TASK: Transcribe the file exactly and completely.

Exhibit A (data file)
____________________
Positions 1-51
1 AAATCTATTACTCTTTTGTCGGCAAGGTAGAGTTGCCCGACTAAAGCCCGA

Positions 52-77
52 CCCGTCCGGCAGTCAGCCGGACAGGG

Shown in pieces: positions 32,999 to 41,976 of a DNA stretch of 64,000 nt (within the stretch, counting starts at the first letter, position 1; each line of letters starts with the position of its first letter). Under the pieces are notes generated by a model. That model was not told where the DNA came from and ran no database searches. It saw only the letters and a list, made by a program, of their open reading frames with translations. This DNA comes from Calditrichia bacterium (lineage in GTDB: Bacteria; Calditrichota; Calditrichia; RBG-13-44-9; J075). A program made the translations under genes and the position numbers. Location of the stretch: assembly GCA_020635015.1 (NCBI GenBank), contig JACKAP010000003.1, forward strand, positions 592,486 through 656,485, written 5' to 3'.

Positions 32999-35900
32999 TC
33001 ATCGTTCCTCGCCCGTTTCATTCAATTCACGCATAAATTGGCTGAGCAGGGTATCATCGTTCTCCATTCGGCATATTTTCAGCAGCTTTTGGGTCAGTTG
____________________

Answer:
Positions 1-51
1 AAATCTATTACTCTTTTGTCGGCAAGGTAGAGTTGCCCGACTAAAGCCCGA

Positions 52-77
52 CCCGTCCGGCAGTCAGCCGGACAGGG

Shown in pieces: positions 32,999 to 41,976 of a DNA stretch of 64,000 nt (within the stretch, counting starts at the first letter, position 1; each line of letters starts with the position of its first letter). Under the pieces are notes generated by a model. That model was not told where the DNA came from and ran no database searches. It saw only the letters and a list, made by a program, of their open reading frames with translations. This DNA comes from Calditrichia bacterium (lineage in GTDB: Bacteria; Calditrichota; Calditrichia; RBG-13-44-9; J075). A program made the translations under genes and the position numbers. Location of the stretch: assembly GCA_020635015.1 (NCBI GenBank), contig JACKAP010000003.1, forward strand, positions 592,486 through 656,485, written 5' to 3'.

Positions 32999-35900
32999 TC
33001 ATCGTTCCTCGCCCGTTTCATTCAATTCACGCATAAATTGGCTGAGCAGGGTATCATCGTTCTCCATTCGGCATATTTTCAGCAGCTTTTGGGTCAGTTG